Caroline ready with the lines

The Swedes seemed to be in a bit of a hurry to get in and pull the handle to set the water moving which was a tad frustrating because it felt like we couldn’t set our own pace. Anyway, during one of the locks there was a bit of a shinnangon when Pete noticed that the Swedish boat had its back line cleated off too tightly. Of course as the water level sank, the back of their boat did not, leading to a potentially quite dangerous situation. Having shouted to them the boat’s helm rushed to the unattended line and tried to uncleat it frantically. Luckily he decided to go and grab a knife and cut the lines. The boat fell to the water, but thankfully not too far and there was no real damage other than to his pride no doubt. In fact he gave up on the back line soon after that and decided to smoke instead.

The Swede’s ‘relaxed’ approach to back-lines

Once the lock doors opened on trying to pull the rear rope back through and onto the boat, I couldn’t move it despite all my efforts. The rope had become caught in a groove in the concrete wall which meant I then had to climb into the dingy behind and then up a tall ladder to the top of the lock. Having descended about 5 metres it was a long way up and just as I arrived at the top and was ready to walk round Chris had managed to free the rope leaving me with a long walk back down the ladder that I then discovered had at least one rung that turned a bit when you held it. I tried not to think about that too much on the way down. All this had taken a while and the lock was beginning to give up on us. We stormed out just as the bleeping was starting for the closing of the doors. Phew.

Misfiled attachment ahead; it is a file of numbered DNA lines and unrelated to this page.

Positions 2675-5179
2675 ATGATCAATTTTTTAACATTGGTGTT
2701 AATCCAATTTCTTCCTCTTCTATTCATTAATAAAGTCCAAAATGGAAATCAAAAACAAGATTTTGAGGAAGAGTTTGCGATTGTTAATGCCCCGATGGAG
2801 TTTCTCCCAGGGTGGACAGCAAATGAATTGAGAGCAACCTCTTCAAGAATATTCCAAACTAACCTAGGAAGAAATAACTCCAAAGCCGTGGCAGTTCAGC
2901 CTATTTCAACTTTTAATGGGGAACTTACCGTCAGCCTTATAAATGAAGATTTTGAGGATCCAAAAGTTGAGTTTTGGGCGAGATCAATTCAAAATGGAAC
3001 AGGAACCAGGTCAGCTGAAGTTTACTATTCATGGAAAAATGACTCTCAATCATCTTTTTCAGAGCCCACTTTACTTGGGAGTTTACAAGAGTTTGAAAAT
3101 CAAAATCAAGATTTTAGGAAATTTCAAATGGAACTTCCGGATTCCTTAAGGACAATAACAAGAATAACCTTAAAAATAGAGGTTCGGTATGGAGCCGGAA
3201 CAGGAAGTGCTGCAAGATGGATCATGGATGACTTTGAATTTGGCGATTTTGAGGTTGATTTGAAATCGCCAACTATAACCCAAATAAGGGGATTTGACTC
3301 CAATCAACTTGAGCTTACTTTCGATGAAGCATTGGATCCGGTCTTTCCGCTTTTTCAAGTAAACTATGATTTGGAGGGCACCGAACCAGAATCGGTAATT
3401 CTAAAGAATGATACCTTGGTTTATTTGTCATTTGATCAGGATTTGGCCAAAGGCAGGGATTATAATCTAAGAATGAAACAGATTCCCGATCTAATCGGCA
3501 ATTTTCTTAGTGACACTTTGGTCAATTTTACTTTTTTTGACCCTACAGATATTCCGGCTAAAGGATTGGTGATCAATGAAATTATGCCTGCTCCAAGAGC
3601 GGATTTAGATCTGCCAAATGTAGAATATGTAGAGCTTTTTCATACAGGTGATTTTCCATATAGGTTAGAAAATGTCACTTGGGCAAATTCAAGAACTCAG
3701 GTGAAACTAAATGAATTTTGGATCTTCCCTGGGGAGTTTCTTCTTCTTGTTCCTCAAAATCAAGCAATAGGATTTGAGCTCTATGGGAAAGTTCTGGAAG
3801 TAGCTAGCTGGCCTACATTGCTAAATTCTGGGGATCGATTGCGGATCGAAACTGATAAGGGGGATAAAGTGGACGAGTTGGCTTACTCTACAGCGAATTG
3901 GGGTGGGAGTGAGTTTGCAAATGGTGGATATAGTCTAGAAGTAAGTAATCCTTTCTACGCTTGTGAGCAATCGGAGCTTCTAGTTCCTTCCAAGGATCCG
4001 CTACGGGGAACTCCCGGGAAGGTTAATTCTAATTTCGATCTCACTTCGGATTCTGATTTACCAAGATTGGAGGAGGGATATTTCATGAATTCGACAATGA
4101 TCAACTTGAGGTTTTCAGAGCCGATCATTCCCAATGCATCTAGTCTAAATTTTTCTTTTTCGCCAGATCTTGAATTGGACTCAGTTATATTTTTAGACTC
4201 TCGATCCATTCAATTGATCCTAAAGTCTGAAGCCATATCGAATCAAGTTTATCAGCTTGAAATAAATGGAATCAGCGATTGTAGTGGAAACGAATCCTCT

Things then began to get a bit calmer…we must have been getting used to it all again.

Pete and the ship’s rat enjoying the sunshine and the end of the canals in sight.

All in all quite eventful times…Lucky the French canals have nice scenery.